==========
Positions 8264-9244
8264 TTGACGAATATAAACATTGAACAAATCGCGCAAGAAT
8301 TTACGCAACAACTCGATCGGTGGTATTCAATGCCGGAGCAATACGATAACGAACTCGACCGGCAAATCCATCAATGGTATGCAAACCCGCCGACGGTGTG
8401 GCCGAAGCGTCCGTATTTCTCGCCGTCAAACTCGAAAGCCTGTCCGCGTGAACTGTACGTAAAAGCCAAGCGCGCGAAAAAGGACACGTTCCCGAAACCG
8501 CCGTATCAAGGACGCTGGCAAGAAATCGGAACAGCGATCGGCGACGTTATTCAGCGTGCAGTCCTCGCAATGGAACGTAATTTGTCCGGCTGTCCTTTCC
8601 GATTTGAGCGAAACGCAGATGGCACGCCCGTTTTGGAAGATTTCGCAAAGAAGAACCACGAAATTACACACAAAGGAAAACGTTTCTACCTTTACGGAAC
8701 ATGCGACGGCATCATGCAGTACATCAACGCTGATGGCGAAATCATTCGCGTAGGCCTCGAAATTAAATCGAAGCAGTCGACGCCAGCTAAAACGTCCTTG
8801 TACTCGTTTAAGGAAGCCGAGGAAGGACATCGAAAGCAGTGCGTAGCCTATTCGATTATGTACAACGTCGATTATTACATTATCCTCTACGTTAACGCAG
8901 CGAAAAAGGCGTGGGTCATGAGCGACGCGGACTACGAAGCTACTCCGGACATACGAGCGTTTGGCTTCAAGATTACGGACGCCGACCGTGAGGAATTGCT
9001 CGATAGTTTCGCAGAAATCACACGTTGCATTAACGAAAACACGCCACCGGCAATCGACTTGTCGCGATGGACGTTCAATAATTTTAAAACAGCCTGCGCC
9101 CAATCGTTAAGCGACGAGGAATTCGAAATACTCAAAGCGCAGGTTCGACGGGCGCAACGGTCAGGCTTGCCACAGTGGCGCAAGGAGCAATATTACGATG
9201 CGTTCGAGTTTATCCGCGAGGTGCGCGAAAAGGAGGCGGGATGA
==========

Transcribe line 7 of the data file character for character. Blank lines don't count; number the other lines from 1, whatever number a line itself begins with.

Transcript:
8701 ATGCGACGGCATCATGCAGTACATCAACGCTGATGGCGAAATCATTCGCGTAGGCCTCGAAATTAAATCGAAGCAGTCGACGCCAGCTAAAACGTCCTTG